The answer is, of course, were his popular following not so large, one might hope that he would be forced into taking a more conciliatory approach to opposition leaders – including some in his own party. That, rather than his confrontational style in full display in the state of the union message – how many times does he have to remind us he has veto power? – is further evidence that legislative progress will be negligible in finding solutions to the nation’s woes [in the narrow sense that is at all possible].
The state of the union message, while delivered with his usual rhetorical brilliance, was a tissue of half truths at best. [On domestic issues and the headlines on foreign crises obfuscation is the least one can use in describing them.] And one has to assume that many if not most of his audience outside the Congress, however apolitical, knows that from personal experience.
For example, his claim of lower unemployment is a statistical anomaly since in fact so many disappointed job seekers have withdrawn from the labor market, that participation has been trending down and is now at only 62.7%. I doubt that most people have to be told of that state of affair, especially the working poor, hit hard not only by the cyclical unemployment – the slowest recovery since World War II – but also by growing structural unemployment brought on the digital revolution.
The President’s claim that the war on terror and the advance of Islamic terrorism – both of which he refuses to name — has been blunted is equally and obviously absurd. He was lucky in that the victory he touted in Yemen only in September was overtured hours after his speech by pro-Iranian forces.
Now, apparently, we have to hope that a tussle between them and their ostensible Sunni opponents, al Qaida of the Arabian Peninsular – also Yemen based – will fight it out in near chaos. [Don’t bet on it! Sunni Hamas, offspring of the Muslim Brotherhood, has nevertheless taken Iranian weapons on the Israeli and Egyptian doorstep.]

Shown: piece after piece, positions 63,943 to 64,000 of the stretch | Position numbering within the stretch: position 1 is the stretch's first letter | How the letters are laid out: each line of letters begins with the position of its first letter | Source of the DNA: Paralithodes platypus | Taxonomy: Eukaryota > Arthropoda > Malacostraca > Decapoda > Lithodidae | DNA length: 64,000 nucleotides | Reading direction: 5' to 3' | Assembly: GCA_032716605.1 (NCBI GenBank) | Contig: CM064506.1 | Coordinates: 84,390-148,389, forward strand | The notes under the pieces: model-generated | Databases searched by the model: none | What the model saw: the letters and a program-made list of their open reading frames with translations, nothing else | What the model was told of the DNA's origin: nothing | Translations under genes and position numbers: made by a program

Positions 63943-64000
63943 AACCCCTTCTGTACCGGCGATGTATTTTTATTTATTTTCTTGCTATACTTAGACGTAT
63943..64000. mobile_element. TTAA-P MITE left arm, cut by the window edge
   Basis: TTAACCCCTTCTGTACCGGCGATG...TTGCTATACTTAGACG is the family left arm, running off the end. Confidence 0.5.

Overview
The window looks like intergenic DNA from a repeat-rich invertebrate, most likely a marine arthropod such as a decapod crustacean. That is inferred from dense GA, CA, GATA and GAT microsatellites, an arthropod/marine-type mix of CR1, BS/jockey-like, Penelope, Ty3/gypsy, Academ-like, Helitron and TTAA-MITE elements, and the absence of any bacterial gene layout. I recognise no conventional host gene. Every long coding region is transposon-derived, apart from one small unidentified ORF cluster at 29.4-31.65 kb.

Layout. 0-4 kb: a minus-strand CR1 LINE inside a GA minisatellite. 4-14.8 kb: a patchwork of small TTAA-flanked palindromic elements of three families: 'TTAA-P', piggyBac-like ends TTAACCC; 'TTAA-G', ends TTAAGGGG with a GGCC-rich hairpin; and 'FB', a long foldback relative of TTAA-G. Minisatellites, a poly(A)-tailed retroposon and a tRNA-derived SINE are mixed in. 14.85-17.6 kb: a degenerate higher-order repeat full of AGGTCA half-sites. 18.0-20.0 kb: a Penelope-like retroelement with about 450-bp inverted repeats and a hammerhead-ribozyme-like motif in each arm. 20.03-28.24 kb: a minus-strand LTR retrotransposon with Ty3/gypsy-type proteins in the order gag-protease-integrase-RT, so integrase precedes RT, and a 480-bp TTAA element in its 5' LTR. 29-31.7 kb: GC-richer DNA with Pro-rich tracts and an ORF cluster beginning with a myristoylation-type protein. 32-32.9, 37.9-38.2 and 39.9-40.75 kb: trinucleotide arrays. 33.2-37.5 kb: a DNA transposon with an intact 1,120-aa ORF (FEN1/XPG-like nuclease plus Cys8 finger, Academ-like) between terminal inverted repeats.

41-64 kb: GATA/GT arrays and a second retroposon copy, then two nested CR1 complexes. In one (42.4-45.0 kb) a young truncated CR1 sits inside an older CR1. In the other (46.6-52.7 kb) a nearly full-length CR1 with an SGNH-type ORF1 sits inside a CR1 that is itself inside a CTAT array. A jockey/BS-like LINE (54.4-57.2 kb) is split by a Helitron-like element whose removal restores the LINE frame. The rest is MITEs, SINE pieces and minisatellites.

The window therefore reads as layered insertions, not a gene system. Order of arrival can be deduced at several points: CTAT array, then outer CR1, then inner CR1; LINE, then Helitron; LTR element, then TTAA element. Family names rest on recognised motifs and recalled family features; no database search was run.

It’s no secret to military observers that whether or not the airwar against ISIL [the Islamic State]which has taken over huge tracts of Syria [their headquarters where we do not bomb] and Iraq has been feeble compared to any such campaign historically. [Perhaps the Administration’s decision to now refer to the Islamic Sate as Daesh, its Arabic acronym will help?]
In any case, Turkey’s President Recep Tayyip Erdoğan, a member of NATO, is being forced to admit that reinforcements – including candidates for training for a return to their native countries as “lone wolf” terrorists – are passing through its border with Syria along with logistics for, uh, Daesh. It was only months ago that Obama was in constant communication with Erdoğan as his announced favorite among all foreign leaders.
Almost as the President spoke, Russia’s Vladimir Putin was flaunting additional aid to the rebels trying to tear off another chunk of Ukraine. Russian propaganda aimed at the Russian ethnic populations of the Baltic states hints at a showdown there. As members of NATO, they already face Moscow’s provocations. It could put NATO’s “one for one and all for one” essence on the table as it has not been since.our allies joined us [f hardly enthusiastically] in Afghanistan after 0/11 to root out al Qaida.